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How to make bagels from scratch

April 17, 2011 3 comments

My family likes bagels. So I was surprised when I read about how to make them over at Georgia Pellegrini’s blog (not related, surprisingly), and realized I’ve never tried to make them myself.  As of 8:30 this evening, bagels are one more item that can no longer make it onto my bucket list.  Here’s my photo journal.

Cast of characters: 1-1/2 tsp yeast, 2 tsp sugar, 3/4 tsp salt, 2c flour, 2/3c warm water, 1-1/2 tsp olive oil (ours couldnt be bothered to make the photo shoot, EVOO is like that sometimes ever since Rachel Ray made him famous)

First the water...

Then the sugar...

Then the yeast. Stir well, then let it proof (rest) for about 10 minutes.

After the yeast has proofed, add the oil. the original post called for vegetable oil. Olives are a vegetable in our house, therefore olive oil is vegetable oil.

Add the flour and salt. Knead by hand, or with your mixer. I used the paddle attachment on my stand mixer. You may need to dribble a few teaspoons of additional water to make the dough come together - it should be a slightly sticky ball. Cover the dough with a towel, and let it rise for at least 30 minutes.

After the first rise is complete, turn out the ball onto a floured surface. Knead it 8 or 10 times.

Cut the kneaded ball into four or six pieces, depending on how large you want them. I cut in fours since this was a dinner bagel. Roll each piece into a snake about 1" in diameter - it should be long enough to wrap around your palm. Wet each end (lightly!) and press together. When all teh bagels are formed, cover with a towel and let them rise again, at least 30 minutes.

When the bagels have risen, parboil each one in boiling water. Boil for one minute on each side, then remove to a towel to wick off excess moisture. Then transfer to a baking sheet.

Bake at 450F for about 20 minutes. I put convection on about 5 minutes before the end of the cycle to get a nice brown crust.

I should get back to providing costing info with these recipes.  Flour goes for about $2.99/5 lbs, so that’s 19 cents per cup, or 38 cents for the recipe.  It requires a packet of yeast at $0.80.  Figure another $0.25 for salt, sugar and oil.  So $1.43 to make four large bagels.  That’s about $0.36 per bagel.

Enjoy with a nice cup of coffee from Muddy Dog Roasting Company.  My current favorite is a new arrival, Yemen Mohka Sana’ani.

The world’s best pork chop biscuit, from scratch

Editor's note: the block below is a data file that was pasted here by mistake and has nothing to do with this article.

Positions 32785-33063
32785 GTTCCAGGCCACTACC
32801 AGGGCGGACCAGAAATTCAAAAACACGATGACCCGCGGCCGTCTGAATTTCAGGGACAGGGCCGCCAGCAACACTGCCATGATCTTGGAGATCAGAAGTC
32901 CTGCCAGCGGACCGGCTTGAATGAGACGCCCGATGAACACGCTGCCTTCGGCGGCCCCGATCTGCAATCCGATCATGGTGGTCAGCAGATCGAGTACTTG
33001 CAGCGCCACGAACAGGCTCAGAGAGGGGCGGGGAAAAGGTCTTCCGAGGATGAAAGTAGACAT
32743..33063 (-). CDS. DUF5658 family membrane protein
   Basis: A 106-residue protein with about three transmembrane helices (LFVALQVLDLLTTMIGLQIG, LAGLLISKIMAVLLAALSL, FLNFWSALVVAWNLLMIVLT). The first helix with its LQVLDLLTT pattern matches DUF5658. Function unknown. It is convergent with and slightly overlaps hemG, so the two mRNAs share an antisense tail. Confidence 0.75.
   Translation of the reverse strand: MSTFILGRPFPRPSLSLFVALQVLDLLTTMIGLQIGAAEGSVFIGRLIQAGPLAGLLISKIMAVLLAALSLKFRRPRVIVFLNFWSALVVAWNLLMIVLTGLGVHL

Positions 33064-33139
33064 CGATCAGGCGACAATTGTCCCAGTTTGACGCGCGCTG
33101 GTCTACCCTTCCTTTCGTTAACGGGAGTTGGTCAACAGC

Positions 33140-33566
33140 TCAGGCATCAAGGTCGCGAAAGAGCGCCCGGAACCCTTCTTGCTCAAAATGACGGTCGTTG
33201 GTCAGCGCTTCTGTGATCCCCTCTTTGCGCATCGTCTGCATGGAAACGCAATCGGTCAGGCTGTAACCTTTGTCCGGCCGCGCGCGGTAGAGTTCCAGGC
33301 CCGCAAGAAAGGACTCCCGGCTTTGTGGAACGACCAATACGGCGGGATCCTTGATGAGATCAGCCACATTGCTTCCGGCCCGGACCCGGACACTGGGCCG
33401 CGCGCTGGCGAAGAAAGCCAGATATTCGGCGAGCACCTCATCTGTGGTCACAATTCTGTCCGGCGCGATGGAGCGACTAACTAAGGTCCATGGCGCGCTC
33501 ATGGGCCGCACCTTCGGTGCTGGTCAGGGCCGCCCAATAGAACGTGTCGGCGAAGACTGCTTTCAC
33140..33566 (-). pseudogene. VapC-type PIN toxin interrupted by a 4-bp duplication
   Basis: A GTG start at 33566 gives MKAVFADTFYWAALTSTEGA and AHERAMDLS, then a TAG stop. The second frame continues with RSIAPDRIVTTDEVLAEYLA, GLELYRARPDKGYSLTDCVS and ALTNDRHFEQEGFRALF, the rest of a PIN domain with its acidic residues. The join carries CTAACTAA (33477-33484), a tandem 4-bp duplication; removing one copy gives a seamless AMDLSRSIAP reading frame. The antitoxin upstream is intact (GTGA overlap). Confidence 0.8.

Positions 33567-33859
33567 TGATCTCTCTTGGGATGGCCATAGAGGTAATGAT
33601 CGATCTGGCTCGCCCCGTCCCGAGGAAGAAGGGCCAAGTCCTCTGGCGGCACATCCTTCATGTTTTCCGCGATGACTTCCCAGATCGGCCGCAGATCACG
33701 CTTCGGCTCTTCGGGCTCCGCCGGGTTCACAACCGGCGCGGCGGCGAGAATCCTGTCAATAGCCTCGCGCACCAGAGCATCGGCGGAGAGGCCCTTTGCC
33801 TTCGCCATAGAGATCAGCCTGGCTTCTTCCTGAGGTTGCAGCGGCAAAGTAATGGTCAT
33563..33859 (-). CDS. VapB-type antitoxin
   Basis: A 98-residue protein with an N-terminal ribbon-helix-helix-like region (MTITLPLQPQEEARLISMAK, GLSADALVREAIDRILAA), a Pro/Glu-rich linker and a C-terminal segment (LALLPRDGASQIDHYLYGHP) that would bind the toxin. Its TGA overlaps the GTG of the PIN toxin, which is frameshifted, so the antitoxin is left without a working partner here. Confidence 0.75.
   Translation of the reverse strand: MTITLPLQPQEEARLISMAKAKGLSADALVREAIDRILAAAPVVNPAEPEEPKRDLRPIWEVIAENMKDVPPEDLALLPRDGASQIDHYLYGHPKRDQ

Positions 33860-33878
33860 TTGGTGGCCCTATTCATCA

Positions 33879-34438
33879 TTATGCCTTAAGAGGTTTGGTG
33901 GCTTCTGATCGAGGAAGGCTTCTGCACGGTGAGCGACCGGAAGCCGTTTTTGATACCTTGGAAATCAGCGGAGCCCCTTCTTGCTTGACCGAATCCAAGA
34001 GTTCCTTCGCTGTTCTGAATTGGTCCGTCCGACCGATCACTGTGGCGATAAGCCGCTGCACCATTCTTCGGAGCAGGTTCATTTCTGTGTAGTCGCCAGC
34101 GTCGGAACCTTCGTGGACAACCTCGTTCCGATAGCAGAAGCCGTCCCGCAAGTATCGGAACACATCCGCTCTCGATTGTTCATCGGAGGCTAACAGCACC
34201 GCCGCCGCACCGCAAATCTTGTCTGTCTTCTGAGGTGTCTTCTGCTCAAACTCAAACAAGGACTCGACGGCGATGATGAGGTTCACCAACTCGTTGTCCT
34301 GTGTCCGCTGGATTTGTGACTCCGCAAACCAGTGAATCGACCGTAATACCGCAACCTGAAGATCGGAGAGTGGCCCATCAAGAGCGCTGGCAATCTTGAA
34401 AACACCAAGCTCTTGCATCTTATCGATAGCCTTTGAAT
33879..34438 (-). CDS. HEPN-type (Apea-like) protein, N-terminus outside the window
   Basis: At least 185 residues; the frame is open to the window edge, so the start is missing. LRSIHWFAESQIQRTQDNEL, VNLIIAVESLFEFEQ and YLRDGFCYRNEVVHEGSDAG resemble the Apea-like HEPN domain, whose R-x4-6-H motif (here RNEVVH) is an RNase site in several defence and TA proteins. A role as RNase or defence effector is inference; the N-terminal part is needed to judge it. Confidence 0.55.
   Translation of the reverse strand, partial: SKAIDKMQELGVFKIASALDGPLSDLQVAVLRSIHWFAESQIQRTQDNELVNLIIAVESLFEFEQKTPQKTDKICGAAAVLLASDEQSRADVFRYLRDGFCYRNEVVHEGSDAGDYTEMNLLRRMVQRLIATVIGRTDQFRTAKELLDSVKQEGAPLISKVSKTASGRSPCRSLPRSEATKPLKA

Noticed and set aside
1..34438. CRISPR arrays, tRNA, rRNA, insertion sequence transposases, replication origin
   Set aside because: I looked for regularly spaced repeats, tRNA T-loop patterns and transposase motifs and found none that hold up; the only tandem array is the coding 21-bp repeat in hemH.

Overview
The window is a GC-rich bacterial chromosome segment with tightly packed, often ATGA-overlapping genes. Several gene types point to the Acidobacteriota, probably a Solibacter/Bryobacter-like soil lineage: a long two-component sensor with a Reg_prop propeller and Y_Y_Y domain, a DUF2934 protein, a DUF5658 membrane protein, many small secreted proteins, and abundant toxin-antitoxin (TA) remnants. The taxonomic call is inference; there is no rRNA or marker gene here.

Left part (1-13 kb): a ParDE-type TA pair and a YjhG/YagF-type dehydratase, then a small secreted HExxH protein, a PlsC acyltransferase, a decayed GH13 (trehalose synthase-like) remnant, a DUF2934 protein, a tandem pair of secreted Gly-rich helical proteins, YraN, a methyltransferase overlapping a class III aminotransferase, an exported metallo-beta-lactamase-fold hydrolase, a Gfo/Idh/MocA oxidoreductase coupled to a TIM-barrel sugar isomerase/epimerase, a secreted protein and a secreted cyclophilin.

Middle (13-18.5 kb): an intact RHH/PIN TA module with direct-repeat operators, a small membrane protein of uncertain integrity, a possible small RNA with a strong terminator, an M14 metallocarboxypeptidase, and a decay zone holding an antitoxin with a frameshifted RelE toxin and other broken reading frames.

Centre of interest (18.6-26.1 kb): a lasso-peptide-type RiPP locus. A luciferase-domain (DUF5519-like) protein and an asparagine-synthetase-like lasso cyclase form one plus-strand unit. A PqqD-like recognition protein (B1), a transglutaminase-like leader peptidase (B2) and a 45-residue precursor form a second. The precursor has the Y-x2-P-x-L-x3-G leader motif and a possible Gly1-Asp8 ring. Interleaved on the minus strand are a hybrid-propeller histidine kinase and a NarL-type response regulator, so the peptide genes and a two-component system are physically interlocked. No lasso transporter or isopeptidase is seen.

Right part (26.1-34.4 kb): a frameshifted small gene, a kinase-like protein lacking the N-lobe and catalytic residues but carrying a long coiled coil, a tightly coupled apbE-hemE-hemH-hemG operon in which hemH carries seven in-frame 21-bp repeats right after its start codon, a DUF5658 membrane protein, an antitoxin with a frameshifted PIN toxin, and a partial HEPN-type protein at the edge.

The World's Best Porkchop Biscuit. Seriously. Lousy photo. Awesome biscuit.

My work on this planet may be just about done.

After a dinner of the Best Porkchops Ever (from heirloom pigs we selected, crossed with a farmer’s hybrid boar from friend farmer Tim, grown with love by our friend Bruce at his farm), I asked daughter Courtney what she would like for school lunch tomorrow.

Answer: pork chop biscuit.

Be still my heart.

So I set about making biscuits.  Only to have Southern grandma-channeling daughter Emily hop up to coach me on my biscuit prep skills.  Because this girl can make her some biscuits.

And together, we made the World’s Best Porkchop Biscuit.  I have eaten me some porkchop biscuits in my time, including the famous ones at the NC State Fair.  And I am not exaggerating, this is the best ever.

And it dawned on me, how many of you have never had a porkchop biscuit that didn’t come from Hardee’s?  Or Biscuitville. Whatever.  This is another one of those foods that is crazy-easy to make, and everyone loves.  So here’s how to do it:

Biscuits (Alton Brown’s recipe, it’s the best):

  • 2 cups flour
  • 4 teaspoons baking powder
  • 1/4 teaspoon baking soda
  • 3/4 teaspoon salt
  • 2 tablespoons butter
  • 2 tablespoons shortening
  • 1 cup buttermilk, chilled

Directions

Preheat oven to 450 degrees.

In a large mixing bowl, combine flour, baking powder, baking soda and salt. Using your fingertips, rub butter and shortening into dry ingredients until mixture looks like crumbs. (The faster the better, you don’t want the fats to melt.) Make a well in the center and pour in the chilled buttermilk. Stir just until the dough comes together. The dough will be very sticky.

Turn dough onto floured surface, dust top with flour and gently fold dough over on itself 5 or 6 times. Press into a 1-inch thick round. Cut out biscuits with a 2-inch cutter (or a little bigger), being sure to push straight down through the dough. Place biscuits on baking sheet so that they just touch. Reform scrap dough, working it as little as possible and continue cutting. (Biscuits from the second pass will not be quite as light as those from the first, but hey, that’s life.)